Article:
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The most familiar stranger

Writer: Winton Dong  | Editor: Jane Chen  | From:  | Updated: 2018-09-17

Email of the writer: dht0620@126.com

As two of the world’s largest economies, China and the United States are important trade partners and familiar with each other. Trade volume between the two countries reached US$583.6 billion in 2017, almost 240 times the figure in 1979 when they first set up formal diplomatic relations.

Learning English is the prerequisite for China to get familiar with international rules and regulations and draw experience from developed Western countries such as the U.S. and Britain. Since China launched reform and opening up to the outside world in the early 1980s, the country has attached great importance to the study of the English language. As a major course, English is compulsory for primary and middle schools and universities all over the country. In some rich Chinese coastal cities, native speakers are even recruited to teach kindergarteners basic English and American culture.

Meanwhile, despite rising tuitions and fees in the United States over the past years, the Chinese Government remains enthusiastic about sending promising officials to the U.S. for training and encourages students to further their studies there. According to the Washington-based Institute of International Education, in the 2016-2017 academic year, 350,755 Chinese students were enrolled in public and private schools in the U.S., accounting for 32.5 percent of its total international students.

However, all these efforts seem so pale while facing trade frictions. Trade disputes have almost turned the two countries from familiar partners to total strangers. Over the past months, the two great nations have enacted tit-for-tat tariffs in their trade disputes. Although everybody knows that there is no winner in a trade war, China and the U.S. may not concede to each other’s demands as long as they can bear the losses caused by reciprocal high tariffs.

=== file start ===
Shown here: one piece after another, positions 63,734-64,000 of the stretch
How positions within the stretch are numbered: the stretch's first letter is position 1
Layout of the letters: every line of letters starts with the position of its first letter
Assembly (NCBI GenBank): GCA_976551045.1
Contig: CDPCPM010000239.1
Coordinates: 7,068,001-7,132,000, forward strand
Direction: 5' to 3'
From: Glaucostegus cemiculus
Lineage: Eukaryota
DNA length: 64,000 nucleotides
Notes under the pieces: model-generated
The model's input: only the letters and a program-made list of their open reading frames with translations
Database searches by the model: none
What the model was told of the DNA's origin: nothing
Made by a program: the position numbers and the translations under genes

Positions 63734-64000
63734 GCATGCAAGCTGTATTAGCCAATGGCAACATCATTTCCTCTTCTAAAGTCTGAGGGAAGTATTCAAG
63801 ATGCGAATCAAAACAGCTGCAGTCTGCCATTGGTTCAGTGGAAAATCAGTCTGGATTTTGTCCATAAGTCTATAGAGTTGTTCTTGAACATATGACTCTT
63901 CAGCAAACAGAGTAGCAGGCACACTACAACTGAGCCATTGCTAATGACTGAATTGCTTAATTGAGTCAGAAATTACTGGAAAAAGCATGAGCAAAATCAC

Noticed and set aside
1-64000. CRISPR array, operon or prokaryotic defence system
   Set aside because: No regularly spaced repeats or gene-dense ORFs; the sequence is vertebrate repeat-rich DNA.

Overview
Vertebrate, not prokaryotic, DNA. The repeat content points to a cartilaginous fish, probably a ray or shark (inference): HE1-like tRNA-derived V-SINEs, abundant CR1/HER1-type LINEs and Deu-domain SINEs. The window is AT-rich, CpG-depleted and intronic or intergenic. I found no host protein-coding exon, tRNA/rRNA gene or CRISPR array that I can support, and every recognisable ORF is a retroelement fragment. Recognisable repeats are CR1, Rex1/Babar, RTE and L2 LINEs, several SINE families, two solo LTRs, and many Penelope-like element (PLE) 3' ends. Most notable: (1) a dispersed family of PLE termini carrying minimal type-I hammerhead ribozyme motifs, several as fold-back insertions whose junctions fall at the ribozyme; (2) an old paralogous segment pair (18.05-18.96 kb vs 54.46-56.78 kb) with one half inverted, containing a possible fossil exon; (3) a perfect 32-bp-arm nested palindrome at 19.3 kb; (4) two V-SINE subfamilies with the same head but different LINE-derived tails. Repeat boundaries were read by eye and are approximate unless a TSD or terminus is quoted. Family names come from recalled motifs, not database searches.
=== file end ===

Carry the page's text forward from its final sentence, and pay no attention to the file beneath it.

Many U.S. officials often complain about the country’s serious trade deficit with China. Frankly speaking, the trade surplus has been gradually dwindling in recent years and China does not want such a surplus with the U.S. It is unfair to blame China for the deficit. Chinese exports to the U.S. are mainly low value-added products, while the U.S. mainly exports high value-added products to China. And for many years, Washington has been refusing to export its advanced technologies to China in the name of protecting national security. Such a trading structure and double standards set by the U.S. make it virtually impossible to balance bilateral trade even with the unilateral efforts made by China.

Meanwhile, the U.S. trade deficit with many other countries has its own root in Washington’s expansionary monetary policy that started with its unilateral cancellation of the direct convertibility between U.S. dollars and gold in 1971 during President Richard Nixon’s administration. More importantly, given the dollar’s role as an international reserve currency, the U.S. Government has had to maintain a trade deficit by printing more currency notes to buy cheaper products from some countries supported by labor-intensive industries.

Besides trade disputes, some Western media also fanfare to intensify the rivaling atmosphere between China and the United States. A stronger and stronger China with a different social system is surely the last thing that Western society wants to see. As China grows, the “China collapse theory” has itself collapsed and became a laughing stock. Under these circumstances, some Western media have shifted to the “China threat theory,” which alleged that China would rival with the United States as the world leader. The latest version of Western comments hyping China’s threat is the creation of the term “sharp power.” At the beginning of 2018, some foreign media alleged that China is exerting sharp power in the world when talking about its efforts to build an overseas image.

Mutual misunderstanding and increasing anxiety have proved that both China and the United States should further study each other in the changing and volatile world. The recent trade friction has further hurt the friendship the two peoples built over the past decades. For the benefit of the two countries and even the whole world, we need to work hard to protect the collaborative spirit China and the U.S. have honored for nearly 40 years.

(The author is the editor-in-chief of the Shenzhen Daily with a Ph.D. from the Journalism and Communication School of Wuhan University.)